Don’t let your employee brand disappoint new hires

My job for the last 20+ years has been to help companies identify, attract, evaluate, hire and retain professionals. The retention part of my role is less obvious – I will discuss this later in the article. For now, I would like to talk about the “attracting candidates” part of my job.

Everyone understands there is tremendous pressure on the labor market for the right type of talent. Organizations have worked hard to create strategies in response to this great challenge. The most common strategy undertaken has been the creation of an employee brand. The hope of the brand is to create an employer of choice perception in the broader candidate marketplace and an employer of choice reality for all current employees. Overall, the idea of an employee brand is good, however, the means by which the brand is used in recruiting has gotten completely upside down.

How it is currently upside down

Employers have become more interested in selling their brand to candidates than revealing who they actually are. Employee brands do little to reveal what it would be like to work at your company. Please know, your ping-pong tables, holistic health programs, and community outreach opportunities do little, if anything, to reveal who you are as an organization. The number of candidates I have interviewed over the years that have been sold one thing about an employer and then experienced something very different is significant. The chasm between the brand and the reality of your employee environment becomes a pit in which many employees are lost to disengagement and turnover. This is the direct result of disappointing your candidates with the wrong information during the recruiting process. Overselling and underdelivering.


I envision online dating carries this same problem. Participants can create an online dating persona that does not match the reality of the person. Does this sound familiar?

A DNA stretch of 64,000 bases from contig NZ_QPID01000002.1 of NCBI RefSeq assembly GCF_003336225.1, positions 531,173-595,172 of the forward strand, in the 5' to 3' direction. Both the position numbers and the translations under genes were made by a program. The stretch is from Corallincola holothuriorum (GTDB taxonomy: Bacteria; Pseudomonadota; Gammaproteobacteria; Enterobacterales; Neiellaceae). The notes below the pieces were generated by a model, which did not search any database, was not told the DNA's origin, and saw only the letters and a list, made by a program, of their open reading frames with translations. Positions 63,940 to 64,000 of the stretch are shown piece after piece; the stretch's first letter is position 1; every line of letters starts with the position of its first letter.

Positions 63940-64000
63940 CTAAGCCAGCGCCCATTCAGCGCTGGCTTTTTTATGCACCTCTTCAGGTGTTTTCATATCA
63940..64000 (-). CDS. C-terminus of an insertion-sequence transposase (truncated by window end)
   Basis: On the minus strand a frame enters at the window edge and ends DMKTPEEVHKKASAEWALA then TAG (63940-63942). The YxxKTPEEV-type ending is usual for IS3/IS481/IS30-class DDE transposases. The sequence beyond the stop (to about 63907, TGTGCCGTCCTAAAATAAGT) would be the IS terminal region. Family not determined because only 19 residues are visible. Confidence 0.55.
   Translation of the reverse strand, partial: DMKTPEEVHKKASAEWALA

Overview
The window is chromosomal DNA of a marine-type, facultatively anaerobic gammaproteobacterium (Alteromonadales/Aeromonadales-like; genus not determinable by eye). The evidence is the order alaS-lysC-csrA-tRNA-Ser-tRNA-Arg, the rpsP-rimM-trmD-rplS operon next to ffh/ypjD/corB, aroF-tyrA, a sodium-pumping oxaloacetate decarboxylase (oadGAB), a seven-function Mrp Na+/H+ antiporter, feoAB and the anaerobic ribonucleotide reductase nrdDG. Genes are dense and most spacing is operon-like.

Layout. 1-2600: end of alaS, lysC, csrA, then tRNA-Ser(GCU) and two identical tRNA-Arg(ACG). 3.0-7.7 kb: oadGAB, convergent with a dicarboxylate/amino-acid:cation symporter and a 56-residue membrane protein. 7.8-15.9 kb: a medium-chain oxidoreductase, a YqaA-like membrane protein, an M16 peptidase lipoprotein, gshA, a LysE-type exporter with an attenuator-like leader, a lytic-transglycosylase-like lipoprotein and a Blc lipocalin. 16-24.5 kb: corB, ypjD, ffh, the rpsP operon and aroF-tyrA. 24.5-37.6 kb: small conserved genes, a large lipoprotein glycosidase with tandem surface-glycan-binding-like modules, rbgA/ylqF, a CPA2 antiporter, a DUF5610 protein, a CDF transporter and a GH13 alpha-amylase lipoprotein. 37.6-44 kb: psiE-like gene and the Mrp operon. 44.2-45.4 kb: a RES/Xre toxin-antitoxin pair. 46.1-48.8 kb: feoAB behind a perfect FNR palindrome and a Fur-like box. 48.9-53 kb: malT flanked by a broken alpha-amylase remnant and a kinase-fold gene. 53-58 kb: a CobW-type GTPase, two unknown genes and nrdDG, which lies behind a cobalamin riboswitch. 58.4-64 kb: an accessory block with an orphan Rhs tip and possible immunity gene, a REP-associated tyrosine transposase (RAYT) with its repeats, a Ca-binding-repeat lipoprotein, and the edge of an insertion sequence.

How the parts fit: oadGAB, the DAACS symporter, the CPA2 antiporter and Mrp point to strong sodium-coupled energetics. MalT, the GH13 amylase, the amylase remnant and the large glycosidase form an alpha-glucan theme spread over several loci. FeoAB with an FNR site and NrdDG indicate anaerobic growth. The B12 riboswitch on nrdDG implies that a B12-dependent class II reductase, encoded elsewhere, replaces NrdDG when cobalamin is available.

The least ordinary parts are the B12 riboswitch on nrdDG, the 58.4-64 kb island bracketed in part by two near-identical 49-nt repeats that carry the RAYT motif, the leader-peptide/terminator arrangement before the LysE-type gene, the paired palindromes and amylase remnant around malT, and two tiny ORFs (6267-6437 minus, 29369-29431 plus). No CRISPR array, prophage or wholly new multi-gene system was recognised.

• I am 6’2” (actually 5’10”)
  • Funny (sarcastic & demeaning)
  • Smart (I got A’s & B’s in Middle School)
  • Athletic Build (with a massive beer belly)
  • Fitness Fanatic (I like to bench press)
  • Work at Harvard (In the mail room)
  • Debt Free and Financially Secure (I live in my parent’s 600 sq. ft. unfinished basement and pay for nothing)

All dating profile photos posted are from the chest up in Harvard Square with poor lighting. Do you think his date may be disappointed? Maybe he hopes if his date gets a chance to get to know him personally, they will be able to build a long-term relationship. He may get the date, but 99 times out of 100 the relationship will not move forward. And even if it does, it will always have underlying trust issues.

How to make it upside right

First, share your brand as a high ideal for which you are striving. Next, share exactly who you are, not who the brand says you want to be. Let candidates clearly see the void between the ideal and your current reality before you hire them. We know ideals are the perfections for which we strive and are worthy of our best efforts despite their unattainability. Football coaches strive to have 11 players perform every play perfectly during a football game. Despite the unattainability, the coach runs players tirelessly through practice striving for that perfection. This effort is fruitful.

With a clear picture of who you are and who you want to be, candidates that are interested in the job will internalize ways they can help you achieve your employee brand goals if/when they take the job. This candidate will NOT be disappointed, in fact, they will most likely go to great lengths to help build your ideal employee brand. I think they call this a win/win.


Retention of top candidates is intimately tied to how you attract candidates. If first impressions are foundational, then attracting hard-to-find talent needs to be rooted in the realities of where you are as an organization and the realities of the journey you hope to take with the candidate. This will build a solid foundation, one built for long-term success. Yes, some candidates will shy away from your reality, but better now than after you hire them. If you want to retain great employees, build your foundation on trust, authenticity & transparency (I knew I could get these searchable buzzwords in my article). This process stands to draw great candidates into your story where they will see themselves as a vital character in your great business adventure – one which strives for high ideals.

In the end, hiring is a relationship formation process and needs to be handled as such. If you would like to learn more about how Hansen Back is able to deliver retained search results that statistically dominate our industry, please check us out at

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HansenBack is an Executive Recruiting firm based in Minneapolis. We have a 30+ year track record of helping our Clients hire and retain excellent executive leaders.

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